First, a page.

Are a family of sounds with different characteristics. Personal supports the natural driving experience. Sport gives a more direct and expressive acoustic reaction.
Is the avant-garde of drive acoustics, a musical reinterpretation of movement.
Is a relaxing soundscape ideal for extended journeys.
Is our very own drive sound that distinctively emphasizes the emotional driving experience.
Gives the option to deactivate the sound.
Cars move people from A to B. But we believe that cars can also move people from emotion A to emotion B. And that’s where sound comes in. - Dr. Renzo Vitale. Creative Director Sound BMW Group
The creative process of sound development.The process of creating these innovative sounds starts with Hans Zimmer and the BMW Group developing a shared understanding of the technological and emotional goals for the new soundscapes. Zimmer and Renzo Vitale then reimagine these emotions as melodic elements. Together they consider what emotions could be aroused by each sound. They often use traditional instruments but in a novel way, allowing them to redefine the potential offered by certain musical resources.
Once the newly designed sounds are ready, they are integrated into a BMW by the sound design team and tested to obtain real-time feedback. The finished soundtrack is road tested in the respective model so that the emotions generated by the acoustic composition can be precisely matched to the various My Modes and the driving situations.
Although Zimmer and Vitale frequently use traditional instruments when developing new sounds, they do so in an unconventional way, creating sounds that would not normally be expected from these instruments. The sound designers snap guitar strings instead of strumming them, for example, or hurl objects against a wall and seek inspiration in the unpredictable sound this makes. In another phase of development, Hans Zimmer first creates a three-minute suite. He and Vitale then proceed to extract elements from it in order to focus on something entirely unexpected that provides the basis for a completely new composition and way of expressing sound.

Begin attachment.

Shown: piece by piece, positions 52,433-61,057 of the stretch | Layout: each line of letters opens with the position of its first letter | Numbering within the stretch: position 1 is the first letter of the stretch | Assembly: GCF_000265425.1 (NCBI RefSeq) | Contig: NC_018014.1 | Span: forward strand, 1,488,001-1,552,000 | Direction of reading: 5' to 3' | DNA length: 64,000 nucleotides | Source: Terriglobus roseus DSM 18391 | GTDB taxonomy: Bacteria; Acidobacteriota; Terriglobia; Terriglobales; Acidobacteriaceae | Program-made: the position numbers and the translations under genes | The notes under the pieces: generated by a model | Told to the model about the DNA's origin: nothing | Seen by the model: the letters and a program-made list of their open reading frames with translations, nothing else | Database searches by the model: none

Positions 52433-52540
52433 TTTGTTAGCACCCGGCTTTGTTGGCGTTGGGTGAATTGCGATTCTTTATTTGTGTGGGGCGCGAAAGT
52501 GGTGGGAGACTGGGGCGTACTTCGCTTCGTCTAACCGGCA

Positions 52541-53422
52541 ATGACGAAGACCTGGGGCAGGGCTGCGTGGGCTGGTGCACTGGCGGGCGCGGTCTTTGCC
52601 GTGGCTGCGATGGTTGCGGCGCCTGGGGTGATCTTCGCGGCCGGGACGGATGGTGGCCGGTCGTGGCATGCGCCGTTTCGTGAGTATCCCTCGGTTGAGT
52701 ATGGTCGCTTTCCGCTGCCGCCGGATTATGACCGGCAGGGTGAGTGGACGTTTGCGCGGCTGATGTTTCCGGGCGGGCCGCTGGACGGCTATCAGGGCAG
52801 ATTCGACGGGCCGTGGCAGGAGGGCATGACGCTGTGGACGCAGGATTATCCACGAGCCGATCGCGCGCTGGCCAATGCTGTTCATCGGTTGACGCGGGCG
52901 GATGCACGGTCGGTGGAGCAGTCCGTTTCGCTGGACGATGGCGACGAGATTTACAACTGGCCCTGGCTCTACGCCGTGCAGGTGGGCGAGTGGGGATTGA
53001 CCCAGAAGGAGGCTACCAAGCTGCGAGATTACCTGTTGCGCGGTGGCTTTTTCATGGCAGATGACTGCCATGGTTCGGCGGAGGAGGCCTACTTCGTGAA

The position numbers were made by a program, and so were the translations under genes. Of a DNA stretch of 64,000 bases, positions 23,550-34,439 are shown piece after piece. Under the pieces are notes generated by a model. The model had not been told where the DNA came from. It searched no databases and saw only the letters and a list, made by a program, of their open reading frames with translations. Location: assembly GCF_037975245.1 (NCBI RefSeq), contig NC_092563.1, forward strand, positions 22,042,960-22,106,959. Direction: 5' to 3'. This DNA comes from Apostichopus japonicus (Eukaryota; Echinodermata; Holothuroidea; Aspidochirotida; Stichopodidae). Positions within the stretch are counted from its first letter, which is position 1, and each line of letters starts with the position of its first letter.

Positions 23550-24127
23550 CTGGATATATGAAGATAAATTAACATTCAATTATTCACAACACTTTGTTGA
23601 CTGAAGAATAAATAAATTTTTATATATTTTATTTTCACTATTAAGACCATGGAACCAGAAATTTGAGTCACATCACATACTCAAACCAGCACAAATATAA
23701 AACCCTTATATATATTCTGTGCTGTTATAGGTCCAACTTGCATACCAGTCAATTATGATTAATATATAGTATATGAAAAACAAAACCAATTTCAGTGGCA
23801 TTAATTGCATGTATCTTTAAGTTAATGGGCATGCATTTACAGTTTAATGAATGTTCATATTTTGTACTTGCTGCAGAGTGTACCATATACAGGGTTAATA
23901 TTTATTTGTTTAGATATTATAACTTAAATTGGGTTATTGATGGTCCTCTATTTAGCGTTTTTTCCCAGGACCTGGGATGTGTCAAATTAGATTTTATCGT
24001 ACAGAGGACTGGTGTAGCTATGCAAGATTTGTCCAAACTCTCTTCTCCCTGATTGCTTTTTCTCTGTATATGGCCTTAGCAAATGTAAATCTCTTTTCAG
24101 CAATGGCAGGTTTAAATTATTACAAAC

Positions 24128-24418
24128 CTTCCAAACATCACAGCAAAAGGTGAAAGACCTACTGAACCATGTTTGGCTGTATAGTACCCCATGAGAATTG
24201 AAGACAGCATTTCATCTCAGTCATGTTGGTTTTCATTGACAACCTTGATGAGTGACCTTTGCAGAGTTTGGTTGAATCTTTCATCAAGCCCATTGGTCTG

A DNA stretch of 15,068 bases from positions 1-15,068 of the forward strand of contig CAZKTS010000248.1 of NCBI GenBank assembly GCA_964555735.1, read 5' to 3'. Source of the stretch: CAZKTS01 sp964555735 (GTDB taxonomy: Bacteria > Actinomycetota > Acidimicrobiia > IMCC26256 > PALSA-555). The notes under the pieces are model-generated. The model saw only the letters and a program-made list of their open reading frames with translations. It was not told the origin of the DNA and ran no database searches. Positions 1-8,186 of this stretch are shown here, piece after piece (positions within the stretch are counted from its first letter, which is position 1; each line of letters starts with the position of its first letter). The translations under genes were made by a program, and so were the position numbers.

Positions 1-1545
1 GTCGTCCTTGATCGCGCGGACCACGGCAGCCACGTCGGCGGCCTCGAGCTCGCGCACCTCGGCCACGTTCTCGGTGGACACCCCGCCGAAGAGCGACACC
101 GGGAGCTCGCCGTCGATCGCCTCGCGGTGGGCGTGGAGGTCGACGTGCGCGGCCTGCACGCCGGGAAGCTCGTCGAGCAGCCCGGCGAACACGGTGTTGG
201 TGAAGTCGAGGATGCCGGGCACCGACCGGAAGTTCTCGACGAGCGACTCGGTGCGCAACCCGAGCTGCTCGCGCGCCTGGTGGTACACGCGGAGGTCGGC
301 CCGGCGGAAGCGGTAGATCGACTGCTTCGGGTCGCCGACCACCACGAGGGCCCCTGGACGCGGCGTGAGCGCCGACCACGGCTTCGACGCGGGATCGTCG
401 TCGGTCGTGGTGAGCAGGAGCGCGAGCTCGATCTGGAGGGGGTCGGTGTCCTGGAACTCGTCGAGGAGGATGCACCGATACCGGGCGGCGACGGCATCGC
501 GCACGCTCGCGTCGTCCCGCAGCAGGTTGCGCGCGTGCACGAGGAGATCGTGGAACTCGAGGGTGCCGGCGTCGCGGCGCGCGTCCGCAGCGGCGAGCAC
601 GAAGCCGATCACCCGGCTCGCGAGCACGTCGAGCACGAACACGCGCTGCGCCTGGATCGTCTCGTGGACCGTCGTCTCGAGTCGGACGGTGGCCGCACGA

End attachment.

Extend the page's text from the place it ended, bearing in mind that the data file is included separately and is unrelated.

Sound reinforces the relationship between driver and car.Drivers don't identify with their BMW based purely on the performance characteristics of its power unit and the driving qualities – its soundtrack has always played a key role too. BMW IconicSounds Electric now open up even greater scope for reinforcing this emotional bond by turning it into a distinctive overall experience. For the first time, the soundscapes devised for the purely electrically powered models and their different variants depending on the selected My Mode also take into account the driver’s personal preferences and their basic mood in the situation at hand.
This means the interaction between driver and vehicle can be perceived in the cabin more intensely than ever. “Acoustic feedback when accelerating has been fine-tuned to the changing pedal gradient,” explains Renzo Vitale. Modulation of the sound is therefore matched to the angle of the accelerator and, by extension, the driver’s inputs with high precision. “When the driver interacts with the pedal, it’s more than just a mechanical contact point – it’s a performative element,” says Hans Zimmer. “Accelerating is turned into an experience that takes the driver through a whole series of gradually changing sound textures.”